On appeal to the commonwealth's highest court, the township framed two issues for appeal: (1) Whether a bona fide offer to purchase property subject to condemnation, made within a reasonable time of condemnation, may be admitted to prove the fair market value of the property; and (2) whether the Commonwealth Court departed from the harmless error standard by requiring the township to show with certainty that the trial court's evidentiary errors affected the verdict. The standard of review was de novo. The state Supreme Court had no trouble concluding that "traditional concerns over relevancy and the speculative nature of offers" was not present in the instant facts. Furthermore, in the estimation of our highest court, 1964 amendments to the Eminent Domain Code itself, which broadened the scope of admissible evidence and liberalized the receipt of expert evidence to prove value, mitigated in favor of the admission of the Pulte offer.
Courts should also be guided by the principle that "the admission or exclusion of evidence is within the sound discretion of the trial court." (See Lehigh-Northampton Airport Authority v. Fuller, 862 A.2d 159, 168 (Pa.Cmwlth.2004) (citations omitted).) The extent to which an offer is indeed a bona fide one is a question properly reserved for the trier of fact. Finally, the Pulte offer was enlightening; it showed concrete demand and the legitimacy of the Toll Brothers offer. Lower Makefield Township makes one thing crystal clear. When it comes to green, the Eminent Domain Code and our courts will see to it that value will be adequately assessed.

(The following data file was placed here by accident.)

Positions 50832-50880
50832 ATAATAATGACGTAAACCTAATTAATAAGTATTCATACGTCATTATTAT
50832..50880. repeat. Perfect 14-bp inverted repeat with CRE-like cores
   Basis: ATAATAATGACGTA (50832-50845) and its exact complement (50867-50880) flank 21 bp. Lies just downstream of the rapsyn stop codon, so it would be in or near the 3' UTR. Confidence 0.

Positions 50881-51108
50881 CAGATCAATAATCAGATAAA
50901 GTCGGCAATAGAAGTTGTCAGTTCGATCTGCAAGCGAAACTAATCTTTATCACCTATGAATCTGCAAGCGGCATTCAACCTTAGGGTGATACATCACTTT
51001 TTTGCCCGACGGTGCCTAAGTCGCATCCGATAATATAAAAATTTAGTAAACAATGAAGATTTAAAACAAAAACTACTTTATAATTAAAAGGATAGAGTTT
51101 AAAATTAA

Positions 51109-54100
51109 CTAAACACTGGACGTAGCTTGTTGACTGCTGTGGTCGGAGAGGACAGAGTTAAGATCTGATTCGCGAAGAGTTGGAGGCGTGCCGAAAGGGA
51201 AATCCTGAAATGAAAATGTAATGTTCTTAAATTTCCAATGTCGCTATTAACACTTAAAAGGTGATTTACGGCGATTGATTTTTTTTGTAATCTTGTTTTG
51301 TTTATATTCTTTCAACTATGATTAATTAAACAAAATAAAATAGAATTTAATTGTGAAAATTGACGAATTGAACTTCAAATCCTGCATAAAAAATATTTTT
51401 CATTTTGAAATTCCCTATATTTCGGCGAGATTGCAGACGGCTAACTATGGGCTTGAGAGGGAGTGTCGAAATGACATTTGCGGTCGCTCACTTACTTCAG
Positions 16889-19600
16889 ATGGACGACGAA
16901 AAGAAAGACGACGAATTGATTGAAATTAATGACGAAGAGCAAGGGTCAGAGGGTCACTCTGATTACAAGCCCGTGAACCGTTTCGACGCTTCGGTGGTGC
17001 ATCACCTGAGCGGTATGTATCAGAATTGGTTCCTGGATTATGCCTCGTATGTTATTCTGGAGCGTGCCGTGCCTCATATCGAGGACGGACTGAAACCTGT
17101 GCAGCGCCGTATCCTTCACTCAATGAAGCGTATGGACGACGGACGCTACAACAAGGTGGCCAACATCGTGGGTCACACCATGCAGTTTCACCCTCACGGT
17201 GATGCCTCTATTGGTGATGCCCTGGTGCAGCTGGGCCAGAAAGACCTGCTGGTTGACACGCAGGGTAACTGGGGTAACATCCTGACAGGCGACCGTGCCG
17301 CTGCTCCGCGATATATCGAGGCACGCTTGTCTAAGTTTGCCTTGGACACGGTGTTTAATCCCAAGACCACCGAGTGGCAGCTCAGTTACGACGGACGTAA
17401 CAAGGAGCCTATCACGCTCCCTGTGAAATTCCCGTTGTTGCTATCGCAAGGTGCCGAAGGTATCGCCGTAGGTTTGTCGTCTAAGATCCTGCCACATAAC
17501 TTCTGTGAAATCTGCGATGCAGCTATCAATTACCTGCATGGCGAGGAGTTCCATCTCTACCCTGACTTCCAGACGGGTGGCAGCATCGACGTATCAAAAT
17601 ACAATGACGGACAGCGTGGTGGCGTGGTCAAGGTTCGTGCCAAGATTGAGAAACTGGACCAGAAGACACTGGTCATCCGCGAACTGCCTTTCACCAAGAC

Harper J. Dimmerman is an adjunct professor at Temple University's Fox School of Business and a published novelist. His firm represents clients in various litigation and real estate law matters. He can be reached at email@example.com or 215-545-0600.
James M. Lammendola is an instructor at Temple University's Fox School of Business and was in private practice for 20 years. He can be reached at firstname.lastname@example.org or 267-254-3324.
Bradley J. Osborne is an attorney at the Law Office of Harper J. Dimmerman. He, along with Dimmerman, co-founded ZipWill.com.